FW: But at the risk [that] those people who want to play a game hundreds of times may be less interested. And I think that you can create replayability, and you can define different things. But then it comes down to the kind of game. Like, in The City of Kings, the obvious way to add that replayability is more stories, more campaign levels, more objectives to go through. Whilst the Isle of Cats is more about “How do you make it so that each time you play it feels different enough, that it is going to be replayed?”
Yes, Frank said “whilst.” I checked the audio. I love this man. I am going to use “whilst” all the time now.
DTD: Yeah, different shaped pieces, new kinds of cats, different boats. Dinghies that can drag behind the boats. One cat, just drag him through the water.
FW: Exactly. One of the ideas we had was buckets that hang over the side of the cabin that you put the kittens in. [laughs]
DTD: I like that. [laughs] So, I am a big fan of fantasy board games. And my fandom of those goes back to the 1970s. And it’s been an area where I think there hasn’t been a perfect game. And I have to put City of Kings in one of the really high columns of creating a randomly generated fantasy game. If you asked 10-year-old Corey “What game do you want to buy now?” I want a fantasy role playing game that’s randomly generated. And of course, they said “OK, here’s Dungeon!”, and it didn’t work all that well. “Here’s Talisman.” Which I still have.
Whilst Dungeon and Talisman are RPG board game classics, I feel Talisman provides more replayability.
FW: I mean for me, I will continue to go on record and say “I don’t classify City of Kings as a dungeon crawler.”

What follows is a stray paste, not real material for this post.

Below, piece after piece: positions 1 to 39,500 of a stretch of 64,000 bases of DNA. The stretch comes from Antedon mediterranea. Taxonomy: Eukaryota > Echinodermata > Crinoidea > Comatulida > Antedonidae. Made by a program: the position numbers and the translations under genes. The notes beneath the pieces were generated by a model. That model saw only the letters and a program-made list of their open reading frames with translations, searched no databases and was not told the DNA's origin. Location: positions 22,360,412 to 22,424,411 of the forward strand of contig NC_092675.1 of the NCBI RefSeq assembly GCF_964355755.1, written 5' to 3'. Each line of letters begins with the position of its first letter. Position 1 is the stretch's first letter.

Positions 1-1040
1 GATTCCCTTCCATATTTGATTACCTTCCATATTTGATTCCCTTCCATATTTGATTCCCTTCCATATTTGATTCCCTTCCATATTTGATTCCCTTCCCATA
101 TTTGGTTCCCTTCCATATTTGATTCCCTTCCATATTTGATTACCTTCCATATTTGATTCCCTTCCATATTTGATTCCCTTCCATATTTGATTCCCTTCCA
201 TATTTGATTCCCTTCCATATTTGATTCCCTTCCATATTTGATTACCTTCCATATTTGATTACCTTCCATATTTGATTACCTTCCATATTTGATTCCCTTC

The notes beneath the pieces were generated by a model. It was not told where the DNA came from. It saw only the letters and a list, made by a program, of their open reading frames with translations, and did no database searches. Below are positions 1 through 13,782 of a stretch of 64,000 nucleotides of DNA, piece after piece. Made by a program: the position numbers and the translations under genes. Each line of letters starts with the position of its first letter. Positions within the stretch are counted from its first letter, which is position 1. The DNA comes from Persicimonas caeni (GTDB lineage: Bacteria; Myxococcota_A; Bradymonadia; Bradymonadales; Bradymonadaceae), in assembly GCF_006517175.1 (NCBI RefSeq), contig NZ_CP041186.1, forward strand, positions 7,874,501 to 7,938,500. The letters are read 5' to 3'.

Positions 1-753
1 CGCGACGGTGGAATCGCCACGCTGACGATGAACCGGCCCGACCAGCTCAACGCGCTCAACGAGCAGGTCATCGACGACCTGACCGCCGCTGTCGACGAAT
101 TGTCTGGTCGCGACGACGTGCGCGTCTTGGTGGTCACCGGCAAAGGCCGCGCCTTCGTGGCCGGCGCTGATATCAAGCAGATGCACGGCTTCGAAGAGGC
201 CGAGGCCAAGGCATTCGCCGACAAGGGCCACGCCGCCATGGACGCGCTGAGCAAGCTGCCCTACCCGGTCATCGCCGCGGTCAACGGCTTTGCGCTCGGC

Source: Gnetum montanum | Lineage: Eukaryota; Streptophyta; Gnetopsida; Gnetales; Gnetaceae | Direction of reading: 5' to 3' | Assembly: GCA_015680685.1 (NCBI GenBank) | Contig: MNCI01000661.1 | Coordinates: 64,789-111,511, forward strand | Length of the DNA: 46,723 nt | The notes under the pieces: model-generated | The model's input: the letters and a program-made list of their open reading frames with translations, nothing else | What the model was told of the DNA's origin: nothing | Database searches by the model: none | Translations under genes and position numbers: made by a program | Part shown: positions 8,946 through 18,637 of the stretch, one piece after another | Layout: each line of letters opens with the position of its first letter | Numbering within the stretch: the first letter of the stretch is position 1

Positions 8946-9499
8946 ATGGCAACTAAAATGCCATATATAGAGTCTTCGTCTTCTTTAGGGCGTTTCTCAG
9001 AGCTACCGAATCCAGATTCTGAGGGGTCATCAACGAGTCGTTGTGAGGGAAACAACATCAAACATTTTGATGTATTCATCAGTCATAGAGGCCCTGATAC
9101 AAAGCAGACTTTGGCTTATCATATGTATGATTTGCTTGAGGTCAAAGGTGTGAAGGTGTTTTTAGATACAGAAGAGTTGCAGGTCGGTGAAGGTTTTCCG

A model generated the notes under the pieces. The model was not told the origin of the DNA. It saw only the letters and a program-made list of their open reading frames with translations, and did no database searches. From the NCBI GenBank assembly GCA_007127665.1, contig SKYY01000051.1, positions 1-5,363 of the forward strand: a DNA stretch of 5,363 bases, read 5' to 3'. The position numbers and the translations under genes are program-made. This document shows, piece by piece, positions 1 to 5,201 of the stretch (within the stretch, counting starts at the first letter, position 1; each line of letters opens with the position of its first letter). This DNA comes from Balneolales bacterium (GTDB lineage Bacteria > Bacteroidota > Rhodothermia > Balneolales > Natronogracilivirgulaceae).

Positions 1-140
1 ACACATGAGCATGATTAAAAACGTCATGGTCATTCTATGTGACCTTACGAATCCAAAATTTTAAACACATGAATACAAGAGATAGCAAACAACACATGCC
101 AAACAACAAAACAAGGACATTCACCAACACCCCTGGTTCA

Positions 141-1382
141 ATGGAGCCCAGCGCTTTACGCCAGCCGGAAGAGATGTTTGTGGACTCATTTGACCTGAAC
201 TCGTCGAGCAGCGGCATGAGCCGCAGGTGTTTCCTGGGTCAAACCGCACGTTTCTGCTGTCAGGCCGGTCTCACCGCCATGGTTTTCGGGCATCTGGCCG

DTD: It’s very puzzley.
FW: I classify it as an open-world, puzzle-based game.
DTD: But with a very strong fantasy feel.
FW: Exactly. And I often say that a lot of these dungeon crawl games are what I refer to as “the penalty shoot-out in a football match.” You’re at the end, and everything is equal, and you take turns to take shots. And by that I kind of mean it’s the big fight. You’re just going in there and killing stuff.
DTD: They all generally suffer from power creep, is now the term for it. So, you have got amazingly powerful guys, and amazingly powerful bad guys. So, you roll 100 dice, and they roll 100 dice, and you see who wins.
FW: But the whole thing still just comes down to that fight. Well to me, I see the City of Kings more as “it’s the football match.” And it’s more about the exploration, it’s the questing, it’s the gathering resources. It’s how you build, bring everything together.
DTD: I can definitely see that.
FW: You know how you have different skills, like in American football, it’s not like you have one player that does everything. You have teams of different people, and it’s not just about how do you do that kick and get it over the line.
DTD: No, you have to do A before you do B.